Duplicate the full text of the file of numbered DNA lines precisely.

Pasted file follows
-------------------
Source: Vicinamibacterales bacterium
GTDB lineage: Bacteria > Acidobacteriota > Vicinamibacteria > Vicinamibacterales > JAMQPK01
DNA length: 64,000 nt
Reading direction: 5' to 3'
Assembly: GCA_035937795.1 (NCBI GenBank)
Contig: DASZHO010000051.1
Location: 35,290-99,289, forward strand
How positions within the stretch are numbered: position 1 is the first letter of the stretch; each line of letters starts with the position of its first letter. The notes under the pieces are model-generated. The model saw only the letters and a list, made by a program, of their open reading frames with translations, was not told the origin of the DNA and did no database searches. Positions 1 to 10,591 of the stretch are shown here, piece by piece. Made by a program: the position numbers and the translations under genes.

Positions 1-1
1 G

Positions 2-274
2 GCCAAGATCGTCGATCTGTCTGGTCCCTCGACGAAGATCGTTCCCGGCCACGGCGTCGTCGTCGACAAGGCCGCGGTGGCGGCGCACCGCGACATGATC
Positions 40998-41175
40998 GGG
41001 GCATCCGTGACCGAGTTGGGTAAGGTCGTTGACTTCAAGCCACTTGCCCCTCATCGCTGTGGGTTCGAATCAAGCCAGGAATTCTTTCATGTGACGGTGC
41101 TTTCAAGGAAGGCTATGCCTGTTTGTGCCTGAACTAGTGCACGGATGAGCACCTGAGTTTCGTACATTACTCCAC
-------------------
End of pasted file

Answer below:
Source: Vicinamibacterales bacterium
GTDB lineage: Bacteria > Acidobacteriota > Vicinamibacteria > Vicinamibacterales > JAMQPK01
DNA length: 64,000 nt
Reading direction: 5' to 3'
Assembly: GCA_035937795.1 (NCBI GenBank)
Contig: DASZHO010000051.1
Location: 35,290-99,289, forward strand
How positions within the stretch are numbered: position 1 is the first letter of the stretch; each line of letters starts with the position of its first letter. The notes under the pieces are model-generated. The model saw only the letters and a list, made by a program, of their open reading frames with translations, was not told the origin of the DNA and did no database searches. Positions 1 to 10,591 of the stretch are shown here, piece by piece. Made by a program: the position numbers and the translations under genes.

Positions 1-1
1 G

Positions 2-274
2 GCCAAGATCGTCGATCTGTCTGGTCCCTCGACGAAGATCGTTCCCGGCCACGGCGTCGTCGTCGACAAGGCCGCGGTGGCGGCGCACCGCGACATGATC
Positions 40998-41175
40998 GGG
41001 GCATCCGTGACCGAGTTGGGTAAGGTCGTTGACTTCAAGCCACTTGCCCCTCATCGCTGTGGGTTCGAATCAAGCCAGGAATTCTTTCATGTGACGGTGC
41101 TTTCAAGGAAGGCTATGCCTGTTTGTGCCTGAACTAGTGCACGGATGAGCACCTGAGTTTCGTACATTACTCCAC